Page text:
LONG WEEKEND MOVIES: Edwin Boyd: Citizen Gangster @ TIFF Bell Lightbox

This long weekend might have the nicest weather Toronto has seen so far this year, but I’m not much of an outdoorsy type.  On the other hand, there are three movies screening right now that I really wanna see–two of which are limited engagements.  And hey, unlike my apartment, most movie theatres in this city have air conditioning…

Edwin Boyd was Toronto’s first big-time bank robber, operating in the late 40′s and early 50′s.  After serving in World War II, he had trouble making ends meet when he got back home, and turned to stickups to make some quick cash.  He and his gang managed to escape from the Don Jail not once but twice, and their notoriety put them on par with Bonnie and Clyde–north of the 49th parallel, anyways.

While the script does play a little loose with the facts (supersleuth Detective Rhys was purely fictional, for one thing), it also attempts to humanize the notorious gangster, portraying him as a family man, a Robin Hood of sorts, who steals to provide for his wife and kids.  Compared to the shoot-’em-up, car-chase drama of the ’67 classic Bonnie and Clyde, this relatively low-budget film is fairly tame by comparison, more of a character study than a summer blockbuster.

Scott Speedman, 15 years removed from the Canadian cult classic Kitchen Party (he’s also appeared in Underworld and the TV series “Felicity”), puts in a solid performance in the leading role, his moustache reminding me of Sean Penn.  He was nominated for a Genie, in fact, along with supporting actors Kevin Durand and Charlotte Sullivan–though none of them took home the hardware.  There was plenty of chemistry between him and Kelly Reilly, the fiery redhead of Sherlock Holmes fame who plays his wife, Doreen, as she struggles to come to grips with his new career.  We also get a good look at the dysfunctional love lives/family lives of Boyd’s henchmen, Lenny Jackson (played by Durand), Willie Jackson and Val Kozak (the on-screen version of real-life gang-member Steve Suchan).  Like I said before, this is a character film, not a high-powered action flick.  It just so happens that these characters rob banks.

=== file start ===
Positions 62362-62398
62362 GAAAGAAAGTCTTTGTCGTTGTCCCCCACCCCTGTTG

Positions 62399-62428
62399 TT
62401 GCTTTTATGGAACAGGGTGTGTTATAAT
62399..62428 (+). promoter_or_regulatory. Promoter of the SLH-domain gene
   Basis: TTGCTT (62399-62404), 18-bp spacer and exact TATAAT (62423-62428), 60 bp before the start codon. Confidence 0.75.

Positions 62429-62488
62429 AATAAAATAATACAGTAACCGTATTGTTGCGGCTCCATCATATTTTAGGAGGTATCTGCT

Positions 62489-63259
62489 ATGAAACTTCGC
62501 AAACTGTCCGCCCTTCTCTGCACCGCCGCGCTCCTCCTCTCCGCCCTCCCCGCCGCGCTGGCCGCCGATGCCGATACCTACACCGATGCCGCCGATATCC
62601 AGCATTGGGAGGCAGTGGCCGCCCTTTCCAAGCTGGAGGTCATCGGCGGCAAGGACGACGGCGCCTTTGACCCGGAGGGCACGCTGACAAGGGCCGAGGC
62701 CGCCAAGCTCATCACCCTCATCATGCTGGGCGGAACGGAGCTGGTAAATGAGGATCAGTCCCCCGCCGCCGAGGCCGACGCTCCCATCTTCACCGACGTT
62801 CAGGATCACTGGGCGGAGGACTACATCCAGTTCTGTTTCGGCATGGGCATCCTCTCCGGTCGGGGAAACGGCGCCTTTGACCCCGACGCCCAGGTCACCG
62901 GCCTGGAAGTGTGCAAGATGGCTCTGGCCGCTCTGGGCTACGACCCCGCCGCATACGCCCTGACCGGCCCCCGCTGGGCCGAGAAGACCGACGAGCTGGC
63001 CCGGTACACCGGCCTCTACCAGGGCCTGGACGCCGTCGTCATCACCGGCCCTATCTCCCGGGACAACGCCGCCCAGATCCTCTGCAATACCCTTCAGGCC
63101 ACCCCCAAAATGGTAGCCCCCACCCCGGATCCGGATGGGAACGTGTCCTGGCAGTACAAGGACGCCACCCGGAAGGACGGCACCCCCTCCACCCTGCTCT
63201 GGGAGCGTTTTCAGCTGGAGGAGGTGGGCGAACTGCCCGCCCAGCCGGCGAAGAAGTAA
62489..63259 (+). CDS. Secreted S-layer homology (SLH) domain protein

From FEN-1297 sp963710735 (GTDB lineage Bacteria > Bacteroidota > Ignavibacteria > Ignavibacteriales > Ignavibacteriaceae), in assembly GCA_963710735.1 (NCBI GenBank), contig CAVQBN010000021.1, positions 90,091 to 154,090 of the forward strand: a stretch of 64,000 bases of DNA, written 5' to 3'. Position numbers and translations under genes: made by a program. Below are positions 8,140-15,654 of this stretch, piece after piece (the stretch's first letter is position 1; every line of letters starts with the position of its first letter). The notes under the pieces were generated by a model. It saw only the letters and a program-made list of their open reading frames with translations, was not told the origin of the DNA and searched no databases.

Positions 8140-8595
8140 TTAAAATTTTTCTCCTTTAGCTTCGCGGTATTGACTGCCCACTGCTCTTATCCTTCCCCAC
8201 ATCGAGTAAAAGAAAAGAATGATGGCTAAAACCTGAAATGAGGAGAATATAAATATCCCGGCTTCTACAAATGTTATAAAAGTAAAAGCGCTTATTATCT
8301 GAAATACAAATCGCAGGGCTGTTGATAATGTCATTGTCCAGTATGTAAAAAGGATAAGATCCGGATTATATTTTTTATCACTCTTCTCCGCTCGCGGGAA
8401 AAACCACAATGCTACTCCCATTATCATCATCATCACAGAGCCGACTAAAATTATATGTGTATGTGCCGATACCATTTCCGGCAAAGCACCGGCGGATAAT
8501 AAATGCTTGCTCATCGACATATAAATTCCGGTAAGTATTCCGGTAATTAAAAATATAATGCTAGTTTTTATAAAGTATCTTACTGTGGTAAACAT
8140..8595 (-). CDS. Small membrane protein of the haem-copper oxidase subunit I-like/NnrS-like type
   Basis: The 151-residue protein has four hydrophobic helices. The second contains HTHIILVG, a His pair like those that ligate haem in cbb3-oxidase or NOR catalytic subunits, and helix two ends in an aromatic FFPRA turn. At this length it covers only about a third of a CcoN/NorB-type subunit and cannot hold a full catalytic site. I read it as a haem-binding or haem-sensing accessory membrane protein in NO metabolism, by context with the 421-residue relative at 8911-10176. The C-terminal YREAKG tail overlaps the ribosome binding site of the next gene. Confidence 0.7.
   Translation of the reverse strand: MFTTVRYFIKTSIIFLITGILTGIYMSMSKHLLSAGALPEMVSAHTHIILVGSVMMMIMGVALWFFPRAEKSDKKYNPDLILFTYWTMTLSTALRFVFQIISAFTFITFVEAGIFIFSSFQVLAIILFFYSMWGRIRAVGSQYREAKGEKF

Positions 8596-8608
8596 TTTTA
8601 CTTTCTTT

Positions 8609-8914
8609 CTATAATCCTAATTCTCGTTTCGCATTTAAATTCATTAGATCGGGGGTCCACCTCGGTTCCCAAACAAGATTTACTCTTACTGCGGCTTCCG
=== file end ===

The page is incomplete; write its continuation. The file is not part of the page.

Then again, as far as action is concerned, there is a pretty grisly execution scene captured on film.  They still hung people back in those days, after all…

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